Navy’s Failed Access Control System: Is Cronyism To Blame?
The mass shooting on September 16 at the Washington Navy Yard by a contractor has, ironically, cast light on possible contract fraud related to the Navy’s Commercial Access Control System, which eases access for those who visit often but don’t qualify for government credentials. Known as RAPIDGate, the system now is operational at more than 150 facilities around the country, including the Navy Yard.
That’s because within 24 hours of the shooting, the Office of Inspector General (IG) of the Department of Defense (DoD) was forced to release a scathing audit report (pdf) of RAPIDGate that urged the Navy to scrap the system at once. The report found that at 9 of the 10 facilities audited, temporary passes were issued before completing background checks, and that the actual checks were inadequate because they relied on public records. As a result, at least 52 felons got free access for up to three years, which “placed military personnel, dependents, civilians, and installations at an increased security risk.”
The report also pointed out that “the costs associated [with RAPIDGate]…are unknown but could be exorbitant,” and that irregularities in the contract award process mean that “the Navy has not had valid contractual coverage” since 2011 and may have paid $1.1 million for “unallowable costs” related to it. Problems like these will require additional digging into the contractor and any subcontractors.
The contractor, Oregon-based Eid Passport, Inc., whose board of directors is packed with ex-military brass and civilian officials—including ex-Homeland Security Secretary Tom Ridge, former Commandant of the Coast Guard Adm. Thomas H. Collins and former Commander of U.S. Northern Command USAF Gen. Ralph Eberhart—was the 15th fastest growing security company in 2013.
Back in 2012, before the DOD-IG began its audit, company CEO Steve Larson boasted to The Oregonian newspaper that the board members, “have been just overwhelmingly phenomenal at getting us in, opening doors and that sort of thing.” Company revenues increased six-fold from 2008 to 2011.
But was it more than just opening doors? The report criticizes the Navy for evading competition in awarding the contract to Eid Passport. For example, the RAPIDGate kiosks that visitors use were priced at $2,499 each—exactly $1.00 less than the amount that Navy rules required “open market” competition. In response to complaints, the subscriptions were renewed and expanded at a cost of millions of dollars, under unusual subcontracts that also circumvented federal rules.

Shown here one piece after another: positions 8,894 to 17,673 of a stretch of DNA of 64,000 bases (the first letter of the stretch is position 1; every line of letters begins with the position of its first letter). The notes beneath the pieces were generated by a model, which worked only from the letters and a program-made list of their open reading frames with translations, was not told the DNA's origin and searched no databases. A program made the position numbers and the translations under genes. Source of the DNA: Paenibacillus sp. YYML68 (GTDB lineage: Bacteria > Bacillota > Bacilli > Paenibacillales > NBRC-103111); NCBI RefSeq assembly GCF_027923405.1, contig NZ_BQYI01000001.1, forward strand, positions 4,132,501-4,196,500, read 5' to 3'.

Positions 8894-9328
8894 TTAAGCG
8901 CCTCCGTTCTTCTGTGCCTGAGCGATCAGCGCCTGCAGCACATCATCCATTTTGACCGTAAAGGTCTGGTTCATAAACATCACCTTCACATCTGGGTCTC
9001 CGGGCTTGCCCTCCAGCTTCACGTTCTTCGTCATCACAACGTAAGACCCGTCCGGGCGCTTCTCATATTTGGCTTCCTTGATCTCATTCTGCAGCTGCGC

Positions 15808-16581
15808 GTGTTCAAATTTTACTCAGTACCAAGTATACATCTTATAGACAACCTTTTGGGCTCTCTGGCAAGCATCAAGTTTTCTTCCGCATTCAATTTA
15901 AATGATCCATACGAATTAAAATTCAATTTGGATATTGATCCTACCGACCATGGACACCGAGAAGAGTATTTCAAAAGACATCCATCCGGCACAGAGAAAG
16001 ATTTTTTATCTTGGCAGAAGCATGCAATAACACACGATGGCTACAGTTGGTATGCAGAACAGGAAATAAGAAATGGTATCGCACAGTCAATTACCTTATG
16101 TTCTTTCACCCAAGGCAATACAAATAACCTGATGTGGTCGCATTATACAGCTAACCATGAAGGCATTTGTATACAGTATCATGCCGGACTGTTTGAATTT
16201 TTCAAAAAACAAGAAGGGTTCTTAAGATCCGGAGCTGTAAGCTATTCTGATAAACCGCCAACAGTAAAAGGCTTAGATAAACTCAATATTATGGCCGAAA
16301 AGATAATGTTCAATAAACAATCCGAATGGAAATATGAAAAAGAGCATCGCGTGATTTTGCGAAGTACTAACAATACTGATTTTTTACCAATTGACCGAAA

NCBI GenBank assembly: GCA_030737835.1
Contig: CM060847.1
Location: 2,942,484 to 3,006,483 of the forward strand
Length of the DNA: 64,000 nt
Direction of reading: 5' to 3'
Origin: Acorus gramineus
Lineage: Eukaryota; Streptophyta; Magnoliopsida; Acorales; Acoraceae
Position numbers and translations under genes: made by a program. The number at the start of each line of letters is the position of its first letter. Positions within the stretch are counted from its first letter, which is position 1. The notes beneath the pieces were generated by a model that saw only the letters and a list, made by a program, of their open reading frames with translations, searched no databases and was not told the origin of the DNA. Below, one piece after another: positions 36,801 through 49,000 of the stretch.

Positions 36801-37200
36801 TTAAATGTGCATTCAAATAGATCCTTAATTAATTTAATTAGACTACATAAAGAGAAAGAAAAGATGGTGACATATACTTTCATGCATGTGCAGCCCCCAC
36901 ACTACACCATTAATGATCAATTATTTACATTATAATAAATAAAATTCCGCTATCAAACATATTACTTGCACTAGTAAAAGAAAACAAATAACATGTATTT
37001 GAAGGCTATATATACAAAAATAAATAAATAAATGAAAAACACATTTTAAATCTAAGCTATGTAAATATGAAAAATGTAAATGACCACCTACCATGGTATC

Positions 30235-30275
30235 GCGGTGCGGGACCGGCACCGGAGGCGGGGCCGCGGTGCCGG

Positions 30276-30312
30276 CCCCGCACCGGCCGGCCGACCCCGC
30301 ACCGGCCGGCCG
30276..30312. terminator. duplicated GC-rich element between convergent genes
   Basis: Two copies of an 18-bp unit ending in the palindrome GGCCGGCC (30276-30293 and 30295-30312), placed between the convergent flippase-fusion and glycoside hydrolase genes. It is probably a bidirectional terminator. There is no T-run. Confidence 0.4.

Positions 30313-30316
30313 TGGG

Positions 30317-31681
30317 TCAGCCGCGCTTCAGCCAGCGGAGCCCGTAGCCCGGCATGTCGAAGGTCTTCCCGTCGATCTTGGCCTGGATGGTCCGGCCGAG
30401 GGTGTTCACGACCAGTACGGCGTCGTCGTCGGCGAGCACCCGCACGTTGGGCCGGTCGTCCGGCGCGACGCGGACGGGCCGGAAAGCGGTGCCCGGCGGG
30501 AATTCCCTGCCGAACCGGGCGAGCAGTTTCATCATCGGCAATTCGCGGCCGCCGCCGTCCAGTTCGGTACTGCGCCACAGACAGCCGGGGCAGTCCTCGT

Eid Passport is raking in $53 million per year for its Navy work, according to a Navy estimate cited in the IG report, but inspectors also discovered that contractors were covering their fees by boosting their overhead costs and other expenses paid by the Navy. It found $1.2 million in such expenses was reimbursed to companies such as Goodwill Industries, DynCorp International, BAE Systems, and Huntington Ingalls.
Sen. Claire McCaskill (D-Missouri), who requested the report in response to a whistleblower complaint about Eid Passport’s contract in June 2012, said in a statement that the report’s findings were “deeply concerning,” and endorsed the program’s immediate cancellation.
“This program wasted money, allowed dozens of felons access to installations they should never have had, and utterly lacked competent oversight,” McCaskill said in a written statement. “It’s clear that its existence constitutes an unnecessary danger to the Navy and its personnel.”
To Learn More:
Audit Reveals Widespread Problems in Security System Used by the Navy (by Rebecca LaFlure, Center for Public Integrity)
Navy Commercial Access Control System Did Not Effectively Mitigate Access Control Risks (U.S. Department of Defense Inspector General) (pdf)
52 Convicted Felons Had Routine Access to U.S. Naval Facilities (by Noel Brinkerhoff and Danny Biederman, AllGov)
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